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Historic and contemporary anthropogenic effects on granulometry and species composition detected from sediment cores and death assemblages, Nelson Bays, Aotearoa-New Zealand

by Mark Horrocks last modified 2020-05-31 01:40 PM

Handley SJ, Swales A, Horrocks M, Gibbs M, Carter M, Ovenden R, Stead J. 2020. Continental Shelf Research, doi: 10.1016/j.csr.2020.104147.

Abstract

To effectively manage anthropogenic stressors causing widespread and pervasive habitat change, resource managers and policy makers require advice on priority stressors to optimally target conservation and restoration outcomes. This is difficult in soft sediment ecosystems affected by multiple stressors operating across centuries with possible legacy interactions. Using tools from the emerging discipline of conservation paleobiology, we attempted to disentangle the effects of two stressors: i) changes to sediments (sedimentation rate, composition) and ii) fishing disturbance across pre-human to contemporary timescales by analysing death assemblages (DA) at a rare location protected from power fishing methods for ca. 30 yr in Nelson Bays, Aotearoa-New Zealand. Replicate sediment cores and surface grab samples were collected at paired stations, spread across three depth profiles (25, 30, 35 m), split inside and outside the fishing exclusion zone. Sediment core geochronologies were established using radioisotope dating and analysis of terrestrial plant palynomorphs (spores, pollen, starch) associated with Māori and European introduction to Aotearoa-New Zealand.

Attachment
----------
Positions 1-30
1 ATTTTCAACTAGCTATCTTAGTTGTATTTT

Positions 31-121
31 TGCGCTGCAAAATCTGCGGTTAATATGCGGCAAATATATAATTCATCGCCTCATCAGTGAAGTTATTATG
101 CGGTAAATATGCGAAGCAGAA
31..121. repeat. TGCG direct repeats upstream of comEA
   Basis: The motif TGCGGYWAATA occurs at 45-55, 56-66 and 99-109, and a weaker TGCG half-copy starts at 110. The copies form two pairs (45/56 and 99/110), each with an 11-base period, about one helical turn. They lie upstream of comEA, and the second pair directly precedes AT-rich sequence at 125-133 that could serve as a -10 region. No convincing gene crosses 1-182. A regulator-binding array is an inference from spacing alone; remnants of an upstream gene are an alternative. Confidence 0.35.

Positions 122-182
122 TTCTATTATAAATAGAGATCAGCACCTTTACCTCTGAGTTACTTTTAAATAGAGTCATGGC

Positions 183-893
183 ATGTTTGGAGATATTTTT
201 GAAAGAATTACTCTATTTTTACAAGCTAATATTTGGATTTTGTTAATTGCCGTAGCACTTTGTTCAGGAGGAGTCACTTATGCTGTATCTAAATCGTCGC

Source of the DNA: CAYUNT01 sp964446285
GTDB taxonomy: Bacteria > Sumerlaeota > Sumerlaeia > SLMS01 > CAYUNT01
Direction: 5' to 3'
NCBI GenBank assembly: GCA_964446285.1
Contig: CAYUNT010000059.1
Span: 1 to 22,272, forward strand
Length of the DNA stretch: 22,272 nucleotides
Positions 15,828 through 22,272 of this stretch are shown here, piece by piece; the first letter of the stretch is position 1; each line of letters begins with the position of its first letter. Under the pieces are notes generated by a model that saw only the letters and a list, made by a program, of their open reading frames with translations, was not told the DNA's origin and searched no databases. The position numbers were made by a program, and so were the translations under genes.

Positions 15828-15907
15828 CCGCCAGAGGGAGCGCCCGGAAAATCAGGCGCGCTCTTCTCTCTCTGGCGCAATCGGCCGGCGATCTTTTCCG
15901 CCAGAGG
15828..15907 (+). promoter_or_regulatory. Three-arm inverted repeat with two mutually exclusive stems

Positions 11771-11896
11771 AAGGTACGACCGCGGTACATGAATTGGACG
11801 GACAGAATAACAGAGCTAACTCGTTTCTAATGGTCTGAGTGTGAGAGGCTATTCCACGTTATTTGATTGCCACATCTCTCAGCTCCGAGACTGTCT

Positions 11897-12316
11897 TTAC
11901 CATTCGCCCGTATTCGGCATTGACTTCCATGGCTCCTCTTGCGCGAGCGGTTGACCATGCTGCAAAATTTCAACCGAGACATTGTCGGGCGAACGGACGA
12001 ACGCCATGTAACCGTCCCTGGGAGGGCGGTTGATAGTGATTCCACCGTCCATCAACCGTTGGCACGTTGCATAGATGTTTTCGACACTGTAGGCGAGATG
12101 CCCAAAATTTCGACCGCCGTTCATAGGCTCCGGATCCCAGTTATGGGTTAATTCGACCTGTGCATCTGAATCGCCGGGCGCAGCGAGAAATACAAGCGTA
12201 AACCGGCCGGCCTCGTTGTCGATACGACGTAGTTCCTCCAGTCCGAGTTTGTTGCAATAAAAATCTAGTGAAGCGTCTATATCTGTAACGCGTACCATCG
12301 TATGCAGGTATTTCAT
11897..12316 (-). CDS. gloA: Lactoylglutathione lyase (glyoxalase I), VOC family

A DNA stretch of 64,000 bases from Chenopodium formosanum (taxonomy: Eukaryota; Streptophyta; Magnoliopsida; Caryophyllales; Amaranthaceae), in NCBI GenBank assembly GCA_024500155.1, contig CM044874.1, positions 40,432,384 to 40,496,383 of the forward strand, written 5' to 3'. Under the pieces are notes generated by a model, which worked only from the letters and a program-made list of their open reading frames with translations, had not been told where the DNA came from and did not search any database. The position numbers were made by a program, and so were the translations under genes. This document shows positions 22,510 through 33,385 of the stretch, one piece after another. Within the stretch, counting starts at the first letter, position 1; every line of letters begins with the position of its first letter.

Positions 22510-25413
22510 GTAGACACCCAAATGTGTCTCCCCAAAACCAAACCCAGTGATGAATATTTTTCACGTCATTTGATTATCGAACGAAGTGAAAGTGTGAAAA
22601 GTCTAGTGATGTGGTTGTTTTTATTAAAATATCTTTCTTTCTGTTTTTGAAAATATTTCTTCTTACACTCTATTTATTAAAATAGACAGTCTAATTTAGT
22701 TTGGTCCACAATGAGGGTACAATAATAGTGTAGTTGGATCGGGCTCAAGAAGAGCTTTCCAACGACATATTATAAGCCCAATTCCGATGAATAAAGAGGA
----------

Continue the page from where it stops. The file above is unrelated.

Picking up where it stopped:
Results unearthed a complex of brachiopods, molluscs, crustacea, bryozoan, and Māori-introduced pollen and starch remains – the latter a marine first. Following human arrival in the region (ca.1500AD) statistical models revealed separation of DAs between time periods were correlated with a 10-15% increase in sediment silt content following a ca.11-fold increase in Sediment Accumulation Rates (SAR). In contrast, separation of recent surface DAs (ca. 60yr) are now more strongly correlated with sediment mixing, detected by discordance in radioisotope profiles, consistent with exposure to homogenising effects of fishing disturbance outside the exclusion zone. We conclude that historic legacy effects, ongoing sedimentation and fishing disturbance have synergistically modified the sediment characteristics from “natural” baseline conditions. Those changes have likely contributed to the collapse and lack of recovery of Nelson Bays shellfish fisheries.

Key words

Aotearoa-New Zealand, palaeoecology, fishing disturbance, ecological baseline, anthropogenic.
 

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